Spy Review

The Plot

When a deadly arms dealer (Rose Byrne) finds out the identities of all the CIA’s top operatives, it’s up to desk-bound analyst Susan Cooper (Melissa McCarthy) to finally show her worth as she goes undercover to infiltrate the sale of nuclear weapons.

The Good

Melissa McCarthy’s latest comedy, her third with writer-director Paul Feig, is undoubtedly her strongest since she first became a household name after 2011’s Bridesmaids. This time she plays a lowly CIA operative Susan Cooper, who longs to go out into the field while pining after Jude Law’s aptly named suave secret agent Bradley Fine. McCarthy gets to showcase a wide variety of comedic skills as well as show off her knack for action in an incredibly funny spy-spoof. The laughs begin as soon as the bond-esque opening credits start rolling out.

The plot is certainly nothing groundbreaking, but for a spy comedy it doesn’t need to be. Thankfully this allows for McCarthy to focus more on her brilliant comedic timing and constant aggressive mannerisms. Her furious foul mouthed tirades may be familiar to audiences by now but those furiously funny charms   work so well for this film in particular. Since Bridesmaids it seems that she’s been giving almost the same performance in each film, however with Spy she gets to play both sides of the comedic spectrum. Starting off  downtrodden and clueless she’s the hapless victim of most of the jokes, until she finally finds her confidence when confronted with Rose Byrne’s scenery chewing villainess.

Surprisingly enough, McCarthy is not the best thing in Spy, that particular title goes to Jason Statham. Shedding his reputation for generic ‘hard man’ action heroics, Statham puts in a scene stealing turn as a clearly  deranged and delusional rouge spy. His constant and increasingly bizarre boasting about his ludicrous past exploits gifts Statham with most of  the film’s best comedic lines. It’s enough for Statham to prove beyond a shadow of a doubt that he is much more than just an action star. While his previous films have of course had their fair share of humour, in Spy his supporting character gets the chance to fully relish in it for the first time.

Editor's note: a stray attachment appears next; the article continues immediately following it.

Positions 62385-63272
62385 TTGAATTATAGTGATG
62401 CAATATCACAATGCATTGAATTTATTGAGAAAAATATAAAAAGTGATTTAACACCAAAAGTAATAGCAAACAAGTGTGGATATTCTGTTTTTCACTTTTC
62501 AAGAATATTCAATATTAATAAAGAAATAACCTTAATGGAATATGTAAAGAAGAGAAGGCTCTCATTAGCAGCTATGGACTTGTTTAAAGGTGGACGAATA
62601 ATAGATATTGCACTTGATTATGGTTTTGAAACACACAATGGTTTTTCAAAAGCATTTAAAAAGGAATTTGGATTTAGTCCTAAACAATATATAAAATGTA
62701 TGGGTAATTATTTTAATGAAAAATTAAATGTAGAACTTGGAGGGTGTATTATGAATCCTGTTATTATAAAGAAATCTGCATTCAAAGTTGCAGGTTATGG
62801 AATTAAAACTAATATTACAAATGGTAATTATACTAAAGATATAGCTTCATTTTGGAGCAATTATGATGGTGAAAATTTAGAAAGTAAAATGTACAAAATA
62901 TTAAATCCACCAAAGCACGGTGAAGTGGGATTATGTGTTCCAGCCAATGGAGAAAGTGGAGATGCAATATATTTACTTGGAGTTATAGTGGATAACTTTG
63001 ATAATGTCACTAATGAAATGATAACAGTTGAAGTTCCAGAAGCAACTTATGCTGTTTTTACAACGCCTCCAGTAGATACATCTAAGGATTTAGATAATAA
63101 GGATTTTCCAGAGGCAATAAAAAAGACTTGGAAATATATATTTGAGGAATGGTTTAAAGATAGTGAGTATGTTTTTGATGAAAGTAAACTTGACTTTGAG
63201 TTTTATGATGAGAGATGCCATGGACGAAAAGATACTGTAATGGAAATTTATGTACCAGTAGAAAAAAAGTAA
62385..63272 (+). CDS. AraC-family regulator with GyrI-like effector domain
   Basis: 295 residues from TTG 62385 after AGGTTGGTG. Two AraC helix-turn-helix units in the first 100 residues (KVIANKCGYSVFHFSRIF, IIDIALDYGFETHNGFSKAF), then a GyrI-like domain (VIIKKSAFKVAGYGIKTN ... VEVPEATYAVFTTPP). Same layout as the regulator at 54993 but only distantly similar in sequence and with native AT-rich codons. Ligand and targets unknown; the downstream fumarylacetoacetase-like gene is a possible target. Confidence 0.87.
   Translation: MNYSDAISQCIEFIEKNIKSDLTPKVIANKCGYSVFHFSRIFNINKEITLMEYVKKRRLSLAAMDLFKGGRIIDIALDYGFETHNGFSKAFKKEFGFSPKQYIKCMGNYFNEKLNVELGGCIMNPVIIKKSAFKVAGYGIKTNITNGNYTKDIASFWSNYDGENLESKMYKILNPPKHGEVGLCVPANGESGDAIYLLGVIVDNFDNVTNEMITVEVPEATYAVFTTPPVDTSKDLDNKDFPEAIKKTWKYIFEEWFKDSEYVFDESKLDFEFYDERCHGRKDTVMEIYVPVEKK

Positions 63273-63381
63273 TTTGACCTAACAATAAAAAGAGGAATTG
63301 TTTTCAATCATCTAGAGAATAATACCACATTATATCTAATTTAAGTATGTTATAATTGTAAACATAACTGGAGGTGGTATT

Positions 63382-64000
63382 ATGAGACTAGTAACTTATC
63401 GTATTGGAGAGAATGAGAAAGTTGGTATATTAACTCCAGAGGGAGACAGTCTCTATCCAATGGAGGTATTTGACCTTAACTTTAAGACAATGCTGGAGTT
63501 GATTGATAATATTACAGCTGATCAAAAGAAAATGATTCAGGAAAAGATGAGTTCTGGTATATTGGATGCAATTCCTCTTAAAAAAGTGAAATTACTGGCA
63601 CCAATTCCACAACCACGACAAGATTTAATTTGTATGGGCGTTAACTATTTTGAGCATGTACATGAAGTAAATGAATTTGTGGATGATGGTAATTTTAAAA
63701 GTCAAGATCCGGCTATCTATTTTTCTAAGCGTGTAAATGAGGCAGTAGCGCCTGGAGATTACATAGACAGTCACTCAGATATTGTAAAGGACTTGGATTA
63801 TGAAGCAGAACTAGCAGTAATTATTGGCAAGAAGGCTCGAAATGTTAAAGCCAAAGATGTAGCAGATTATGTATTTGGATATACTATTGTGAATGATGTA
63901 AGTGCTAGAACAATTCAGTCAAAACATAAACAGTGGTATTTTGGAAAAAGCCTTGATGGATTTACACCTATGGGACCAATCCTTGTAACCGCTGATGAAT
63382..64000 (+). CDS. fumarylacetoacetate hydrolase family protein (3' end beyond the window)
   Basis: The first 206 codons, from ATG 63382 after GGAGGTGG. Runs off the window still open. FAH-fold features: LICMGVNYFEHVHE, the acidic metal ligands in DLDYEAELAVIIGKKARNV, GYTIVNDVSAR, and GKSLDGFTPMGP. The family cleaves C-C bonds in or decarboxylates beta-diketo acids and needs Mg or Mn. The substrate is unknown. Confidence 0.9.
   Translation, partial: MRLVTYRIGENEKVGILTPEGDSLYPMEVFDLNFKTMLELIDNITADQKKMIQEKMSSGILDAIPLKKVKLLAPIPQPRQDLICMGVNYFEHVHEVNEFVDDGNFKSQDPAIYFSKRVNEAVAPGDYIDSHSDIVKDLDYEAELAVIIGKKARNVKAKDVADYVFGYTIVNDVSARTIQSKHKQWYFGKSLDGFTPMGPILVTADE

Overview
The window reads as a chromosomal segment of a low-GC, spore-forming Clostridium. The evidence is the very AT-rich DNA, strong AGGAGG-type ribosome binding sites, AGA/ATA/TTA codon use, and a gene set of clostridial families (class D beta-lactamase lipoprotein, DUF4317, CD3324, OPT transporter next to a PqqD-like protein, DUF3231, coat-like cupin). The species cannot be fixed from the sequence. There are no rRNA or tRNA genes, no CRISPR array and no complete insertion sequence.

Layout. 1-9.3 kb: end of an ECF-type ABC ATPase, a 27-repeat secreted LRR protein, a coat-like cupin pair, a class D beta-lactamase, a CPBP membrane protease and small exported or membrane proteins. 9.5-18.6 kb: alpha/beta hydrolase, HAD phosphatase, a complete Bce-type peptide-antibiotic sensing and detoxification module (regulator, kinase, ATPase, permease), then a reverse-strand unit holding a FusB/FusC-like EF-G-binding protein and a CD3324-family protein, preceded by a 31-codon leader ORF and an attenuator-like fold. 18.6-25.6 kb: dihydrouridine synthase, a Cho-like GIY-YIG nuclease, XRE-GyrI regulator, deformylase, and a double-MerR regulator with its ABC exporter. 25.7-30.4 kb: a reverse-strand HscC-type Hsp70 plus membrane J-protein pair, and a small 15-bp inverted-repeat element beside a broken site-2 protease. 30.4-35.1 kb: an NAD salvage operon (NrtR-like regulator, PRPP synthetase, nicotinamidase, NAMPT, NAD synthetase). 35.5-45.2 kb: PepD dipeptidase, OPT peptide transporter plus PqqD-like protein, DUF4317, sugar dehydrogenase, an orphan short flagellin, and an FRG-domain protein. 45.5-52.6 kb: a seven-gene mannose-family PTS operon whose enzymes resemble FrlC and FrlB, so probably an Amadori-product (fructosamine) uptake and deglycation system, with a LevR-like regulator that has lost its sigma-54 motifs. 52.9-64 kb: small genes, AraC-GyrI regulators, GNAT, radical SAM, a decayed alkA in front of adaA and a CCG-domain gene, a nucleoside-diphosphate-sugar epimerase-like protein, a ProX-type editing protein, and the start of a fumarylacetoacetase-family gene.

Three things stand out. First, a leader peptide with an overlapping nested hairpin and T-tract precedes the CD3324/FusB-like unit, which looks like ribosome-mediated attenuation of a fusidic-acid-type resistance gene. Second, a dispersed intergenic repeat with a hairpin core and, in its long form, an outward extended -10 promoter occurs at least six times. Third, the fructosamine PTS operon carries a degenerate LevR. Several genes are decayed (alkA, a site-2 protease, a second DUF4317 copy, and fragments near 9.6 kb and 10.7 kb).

The Bad

Unfortunately Statham’s scene stealing does take the focus away from McCarthy somewhat. While she holds up the film perfectly well on her own, perhaps it’s the 2 hour run time that eventually turns Spy into a bit of a drag at certain points. It also almost feels that we’re just waiting for Statham to reappear, perhaps due to the fact that this is the first time he’s been allowed to truly mock himself.

Peter Serafinowicz also crops up as a sleazy Italian agent who spends his entire time trying to ‘woo’ McCarthy in a series of hit and miss jokes that are more miss than hit.

The Ugly Truth

It’s more Austin Powers than Kingsman on the bond spoof spectrum, but Spy is certainly worth trying out if not to see Melissa McCarthy in her least annoying role since Bridesmaids then at least to see Jason Statham in a brilliantly hilarious turn that could easily (and hopefully) start a new stage of his career.

Review by Johnny Ellis

Red Carpet Interviews below from the film’s European Premiere in London:

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